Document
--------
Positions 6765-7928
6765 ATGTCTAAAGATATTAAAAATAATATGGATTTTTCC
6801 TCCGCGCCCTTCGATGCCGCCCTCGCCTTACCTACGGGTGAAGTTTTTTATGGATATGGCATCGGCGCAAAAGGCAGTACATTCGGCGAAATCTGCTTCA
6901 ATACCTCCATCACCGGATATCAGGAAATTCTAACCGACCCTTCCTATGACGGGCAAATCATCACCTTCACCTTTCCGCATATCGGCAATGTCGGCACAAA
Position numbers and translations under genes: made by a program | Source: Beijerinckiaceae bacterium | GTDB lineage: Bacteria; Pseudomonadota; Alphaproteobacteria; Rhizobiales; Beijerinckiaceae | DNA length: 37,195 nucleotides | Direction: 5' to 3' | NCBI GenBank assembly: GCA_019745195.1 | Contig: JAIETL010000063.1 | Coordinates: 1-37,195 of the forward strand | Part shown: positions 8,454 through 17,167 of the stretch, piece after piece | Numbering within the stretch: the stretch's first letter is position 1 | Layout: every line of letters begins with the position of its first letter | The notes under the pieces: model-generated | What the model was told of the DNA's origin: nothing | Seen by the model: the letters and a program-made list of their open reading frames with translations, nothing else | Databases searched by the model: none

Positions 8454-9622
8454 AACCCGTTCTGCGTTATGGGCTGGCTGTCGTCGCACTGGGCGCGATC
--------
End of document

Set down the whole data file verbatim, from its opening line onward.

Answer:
Positions 6765-7928
6765 ATGTCTAAAGATATTAAAAATAATATGGATTTTTCC
6801 TCCGCGCCCTTCGATGCCGCCCTCGCCTTACCTACGGGTGAAGTTTTTTATGGATATGGCATCGGCGCAAAAGGCAGTACATTCGGCGAAATCTGCTTCA
6901 ATACCTCCATCACCGGATATCAGGAAATTCTAACCGACCCTTCCTATGACGGGCAAATCATCACCTTCACCTTTCCGCATATCGGCAATGTCGGCACAAA
Position numbers and translations under genes: made by a program | Source: Beijerinckiaceae bacterium | GTDB lineage: Bacteria; Pseudomonadota; Alphaproteobacteria; Rhizobiales; Beijerinckiaceae | DNA length: 37,195 nucleotides | Direction: 5' to 3' | NCBI GenBank assembly: GCA_019745195.1 | Contig: JAIETL010000063.1 | Coordinates: 1-37,195 of the forward strand | Part shown: positions 8,454 through 17,167 of the stretch, piece after piece | Numbering within the stretch: the stretch's first letter is position 1 | Layout: every line of letters begins with the position of its first letter | The notes under the pieces: model-generated | What the model was told of the DNA's origin: nothing | Seen by the model: the letters and a program-made list of their open reading frames with translations, nothing else | Databases searched by the model: none

Positions 8454-9622
8454 AACCCGTTCTGCGTTATGGGCTGGCTGTCGTCGCACTGGGCGCGATC